Health Matters Topic
  • Technology-Enabled Solutions
Health Matters
January 11, 2018

The Managed Services Organization: How Private Equity and Non-Physicians Can Invest in Provider Groups

MHT Partners  | Healthcare Investment Bank

As the current wave of physician practice M&A accelerates, private equity investors and transaction attorneys are employing multi-tiered legal structures that satisfy unique healthcare-industry considerations, including the ownership requirements dictated by state-specific “Corporate Practice of Medicine” laws. Managed services organizations (or “MSOs”) are typically at the heart of these legal structures and can be useful when addressing many healthcare-specific transaction requirements. MSOs also can align incentives and allow non-physician partners to provide useful services to affiliated medical practices. Understanding the function of an MSO is critical for physician practices that are exploring opportunities to partner with private equity groups, and engaging healthcare investment bankers and attorneys who are experienced advising provider groups can help establish optimal corporate structures to unlock the value of your practice.

In most states, Corporate Practice of Medicine requirements stipulate that an entity providing medical services be provider owned.  For this reason, physician-owned practices typically are structured as professional corporations (“PCs”), professional limited liability companies (“PLLCs”), or another corporate structure that requires professional ownership. Oftentimes, in addition to providing clinical services, the PC or PLLC is also the entity that employs administrative staff and holds non-clinical assets, all of which works well as long as physicians own 100% of the practice. However, for a practice to pursue a transaction with a private equity group while remaining compliant with all necessary rules and regulations, a new LLC needs to be created within the corporate structure: the MSO.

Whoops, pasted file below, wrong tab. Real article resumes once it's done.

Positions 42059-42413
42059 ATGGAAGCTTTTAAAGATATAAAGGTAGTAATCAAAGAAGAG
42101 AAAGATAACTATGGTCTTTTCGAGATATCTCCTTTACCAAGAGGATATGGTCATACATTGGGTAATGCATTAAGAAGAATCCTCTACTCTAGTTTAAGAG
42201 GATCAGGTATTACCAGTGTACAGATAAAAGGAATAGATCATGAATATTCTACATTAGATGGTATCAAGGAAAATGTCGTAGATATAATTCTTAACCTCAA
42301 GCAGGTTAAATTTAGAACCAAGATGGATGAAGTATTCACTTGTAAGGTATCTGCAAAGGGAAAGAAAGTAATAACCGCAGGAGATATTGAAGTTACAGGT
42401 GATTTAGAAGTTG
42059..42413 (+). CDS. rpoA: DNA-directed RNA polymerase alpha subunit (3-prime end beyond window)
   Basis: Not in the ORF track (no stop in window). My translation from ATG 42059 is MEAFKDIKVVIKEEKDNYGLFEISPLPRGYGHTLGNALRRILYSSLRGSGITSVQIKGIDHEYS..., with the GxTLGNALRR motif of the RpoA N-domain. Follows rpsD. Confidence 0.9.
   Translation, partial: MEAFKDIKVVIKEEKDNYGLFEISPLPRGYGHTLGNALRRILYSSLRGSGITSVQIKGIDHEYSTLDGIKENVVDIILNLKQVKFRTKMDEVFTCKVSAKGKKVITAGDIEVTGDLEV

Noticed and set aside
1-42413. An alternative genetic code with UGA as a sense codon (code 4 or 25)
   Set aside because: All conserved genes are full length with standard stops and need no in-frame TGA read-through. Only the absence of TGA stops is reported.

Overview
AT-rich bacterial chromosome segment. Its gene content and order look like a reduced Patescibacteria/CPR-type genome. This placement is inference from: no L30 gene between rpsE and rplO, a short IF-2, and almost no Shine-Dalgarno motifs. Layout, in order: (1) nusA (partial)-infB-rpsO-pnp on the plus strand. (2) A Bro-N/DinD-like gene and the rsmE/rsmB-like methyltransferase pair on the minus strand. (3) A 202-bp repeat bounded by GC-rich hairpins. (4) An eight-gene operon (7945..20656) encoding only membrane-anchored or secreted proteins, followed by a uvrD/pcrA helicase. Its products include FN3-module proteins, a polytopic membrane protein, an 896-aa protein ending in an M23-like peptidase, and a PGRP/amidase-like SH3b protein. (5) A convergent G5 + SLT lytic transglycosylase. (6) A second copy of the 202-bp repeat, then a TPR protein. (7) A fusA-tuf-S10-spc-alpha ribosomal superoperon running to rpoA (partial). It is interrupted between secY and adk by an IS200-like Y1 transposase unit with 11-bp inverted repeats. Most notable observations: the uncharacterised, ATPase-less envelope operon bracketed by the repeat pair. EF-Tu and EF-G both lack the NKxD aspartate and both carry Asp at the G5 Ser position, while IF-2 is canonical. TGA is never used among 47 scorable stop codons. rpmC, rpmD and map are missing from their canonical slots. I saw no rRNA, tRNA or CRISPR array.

Here’s how it works:

  1. Physician owners retain 100% ownership of the PC or PLLC, which continues to hold all clinical assets and wields independent discretion in regard to clinical operations. Physician control is important to remain compliant with the Corporate Practice of Medicine; nobody except for a practicing physician can make decisions with respect to the delivery of care.
  2. All non-clinical assets are transferred to the MSO, with which the physician practice signs a Managed Services Agreement (“MSA”). The MSA allows the MSO to collect fees from the practice to manage the non-clinical assets.
  3. A holding company is created to hold all of the ownership shares in the MSO, and the selling physician(s) are established as the sole owners of the holding company. For private equity to invest in the business, they will buy shares in the holding company from the physicians, thereby purchasing a portion of the claim to the management fee without owning the clinical operations of the business.

Here’s how it looks graphically:

Creation of the MSO and Holding Company









Credit: McDermott Will & Emery

Given the complexities of forming, negotiating, and transacting in an MSO, it is imperative that physician groups retain knowledgeable and experienced transaction attorneys and healthcare investment bankers. When the right advisors come together to help you find the right partner that can create the most value, the MSO structure for private equity investment can be an excellent vehicle for building outstanding healthcare services businesses.


Your email address will not be published.

  1. I have a medical practice client who wishes to raise capital.